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Bioluminescence Imaging of Human Embryonic Stem Cell-Derived Endothelial Cells for Treatment of Myocardial Infarction

  • Weijun Su
  • Liang Leng
  • Zhongchao Han
  • Zuoxiang He
  • Zongjin Li
Protocol
Part of the Methods in Molecular Biology book series (MIMB, volume 1052)

Abstract

Myocardial infarction is a leading cause of mortality and morbidity worldwide, and current treatments fail to address the underlying scarring and cell loss, which is a major cause of heart failure after infarction. The novel strategy, therapeutic angiogenesis and/or vasculogenesis with endothelial progenitor cells transplantation holds great promise to increase blood flow in ischemic areas, thus rebuild the injured heart and reverse the heart failure. Given the potential of self-renewal and differentiation into virtually all cell types, human embryonic stem cells (hESCs) may provide an alternate source of therapeutic cells by allowing the derivation of large numbers of endothelial cells for therapeutic angiogenesis and/or vasculogenesis of ischemic heart diseases. Moreover, to fully understand the fate of implanted hESCs or hESC derivatives, investigators need to monitor the motility of cells in living animals over time. In this chapter, we describe the application of bioluminescence reporter gene imaging to track the transplanted hESC-derived endothelial cells for treatment of myocardial infarction. The technology of inducing endothelial cells from hESCs will also be discussed.

Keywords

Human embryonic stem cells Endothelial cells Myocardial infarction Bioluminescence imaging Firefly luciferase Green fluorescent protein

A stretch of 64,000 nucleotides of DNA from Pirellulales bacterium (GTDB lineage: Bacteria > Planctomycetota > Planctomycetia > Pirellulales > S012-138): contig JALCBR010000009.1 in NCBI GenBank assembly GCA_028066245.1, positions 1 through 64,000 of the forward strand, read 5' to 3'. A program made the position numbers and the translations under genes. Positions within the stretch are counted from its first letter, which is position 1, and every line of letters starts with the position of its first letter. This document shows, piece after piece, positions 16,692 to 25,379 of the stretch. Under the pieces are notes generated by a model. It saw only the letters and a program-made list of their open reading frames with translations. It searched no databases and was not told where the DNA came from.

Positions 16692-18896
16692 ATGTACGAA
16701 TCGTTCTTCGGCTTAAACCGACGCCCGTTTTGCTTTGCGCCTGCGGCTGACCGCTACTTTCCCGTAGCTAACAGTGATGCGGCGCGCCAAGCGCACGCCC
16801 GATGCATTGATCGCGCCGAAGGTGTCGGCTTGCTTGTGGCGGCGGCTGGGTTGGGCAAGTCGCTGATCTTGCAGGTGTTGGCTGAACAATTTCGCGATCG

Notes

Acknowledgments

This work was partially supported by grants from the National Basic Research Program of China (2011CB964903), National Natural Science Foundation of China (31071308), Tianjin Natural Science Foundation (12JCZDJC24900), NCET of State Education Ministry (NCET-12-0282) and Fundamental Research Funds for the Central Universities (65121018).

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Copyright information

© Springer Science+Business Media New York 2013

Authors and Affiliations

  • Weijun Su
    • 1
  • Liang Leng
    • 2
  • Zhongchao Han
    • 3
  • Zuoxiang He
    • 4
  • Zongjin Li
    • 5
  1. 1.Department of PathologyNankai University School of MedicineTianjinChina
  2. 2.Department of PathophysiologyNankai University School of MedicineTianjinChina
  3. 3.State Key Laboratory of HematologyChinese Academy of Medical SciencesTianjinChina
  4. 4.Department of Cardiac Nuclear ImagingPeking Union Medical College and Chinese Academy of Medical Sciences, Fuwai HospitalBeijingChina
  5. 5.Department of PathophysiologyNankai UniversityTianjinChina

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